Commercial and Sport Fishing Resuming

Fishing the giant bluefin won’t be a free-for-all going forward, though. The industry will be highly regulated for both sport and industry, given recent studies that show that regulations have very little impact on the fishing industry.

Source: Wikimedia Commons/Dzikra Imron

Recreational fishers are thrilled at the return of the bluefin tuna. For many, catching one of these enormous fish is a bucket list activity, and a bonding activity with friends and family. Resuming sport fishing of tuna in regulated areas is a significant stepping stone for conservation efforts, and proves the success of funding and awareness.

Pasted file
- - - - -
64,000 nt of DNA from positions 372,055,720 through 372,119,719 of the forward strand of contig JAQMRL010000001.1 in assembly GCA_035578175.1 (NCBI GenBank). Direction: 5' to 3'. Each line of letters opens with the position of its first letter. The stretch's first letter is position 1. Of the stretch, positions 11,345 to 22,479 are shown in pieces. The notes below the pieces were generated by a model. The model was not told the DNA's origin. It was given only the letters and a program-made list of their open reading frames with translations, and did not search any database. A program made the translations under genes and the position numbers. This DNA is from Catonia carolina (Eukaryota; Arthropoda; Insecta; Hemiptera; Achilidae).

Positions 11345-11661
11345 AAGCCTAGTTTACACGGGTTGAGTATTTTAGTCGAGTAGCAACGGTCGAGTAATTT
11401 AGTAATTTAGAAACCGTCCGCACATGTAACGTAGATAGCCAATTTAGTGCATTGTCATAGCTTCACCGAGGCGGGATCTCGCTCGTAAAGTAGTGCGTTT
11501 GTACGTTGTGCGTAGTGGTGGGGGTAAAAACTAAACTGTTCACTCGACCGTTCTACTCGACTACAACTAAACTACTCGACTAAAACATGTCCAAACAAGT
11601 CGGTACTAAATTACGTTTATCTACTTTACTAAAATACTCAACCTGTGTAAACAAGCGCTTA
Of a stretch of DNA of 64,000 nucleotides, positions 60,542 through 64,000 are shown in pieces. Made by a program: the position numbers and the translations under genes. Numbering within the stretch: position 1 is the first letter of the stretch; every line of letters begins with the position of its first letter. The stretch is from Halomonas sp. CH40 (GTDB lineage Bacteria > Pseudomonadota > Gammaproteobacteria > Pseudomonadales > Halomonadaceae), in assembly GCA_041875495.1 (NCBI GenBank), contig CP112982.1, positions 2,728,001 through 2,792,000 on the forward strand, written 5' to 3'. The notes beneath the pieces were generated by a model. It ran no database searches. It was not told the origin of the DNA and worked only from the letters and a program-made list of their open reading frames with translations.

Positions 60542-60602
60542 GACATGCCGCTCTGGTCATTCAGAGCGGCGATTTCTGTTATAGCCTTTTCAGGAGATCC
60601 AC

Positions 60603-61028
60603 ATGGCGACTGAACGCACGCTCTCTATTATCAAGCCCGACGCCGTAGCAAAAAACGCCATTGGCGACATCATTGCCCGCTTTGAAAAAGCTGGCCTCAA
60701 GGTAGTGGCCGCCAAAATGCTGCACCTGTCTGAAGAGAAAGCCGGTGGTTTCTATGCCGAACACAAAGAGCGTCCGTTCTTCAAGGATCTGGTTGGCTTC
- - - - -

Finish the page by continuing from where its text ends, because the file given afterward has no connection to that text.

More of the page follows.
Further Steps for the Bluefin

The bluefish population rebounding is not the end of the story, though. While it is a wild story of conservational success, it’s only the beginning. Maintaining stable populations of the giant bluefin tuna will almost certainly require further efforts in the future.

Source: Wikimedia Commons/National Marine Sanctuaries

One of the steps that may need to be taken is expanding conservation efforts to the mackerel fish, which is an important food source for the giant bluefin tuna. The mackerel, despite being regulated by local and international governments, has also faced a problem with overfishing by the commercial fishing industry, and may need some attention in order to help maintain healthy global populations.

And for the Planet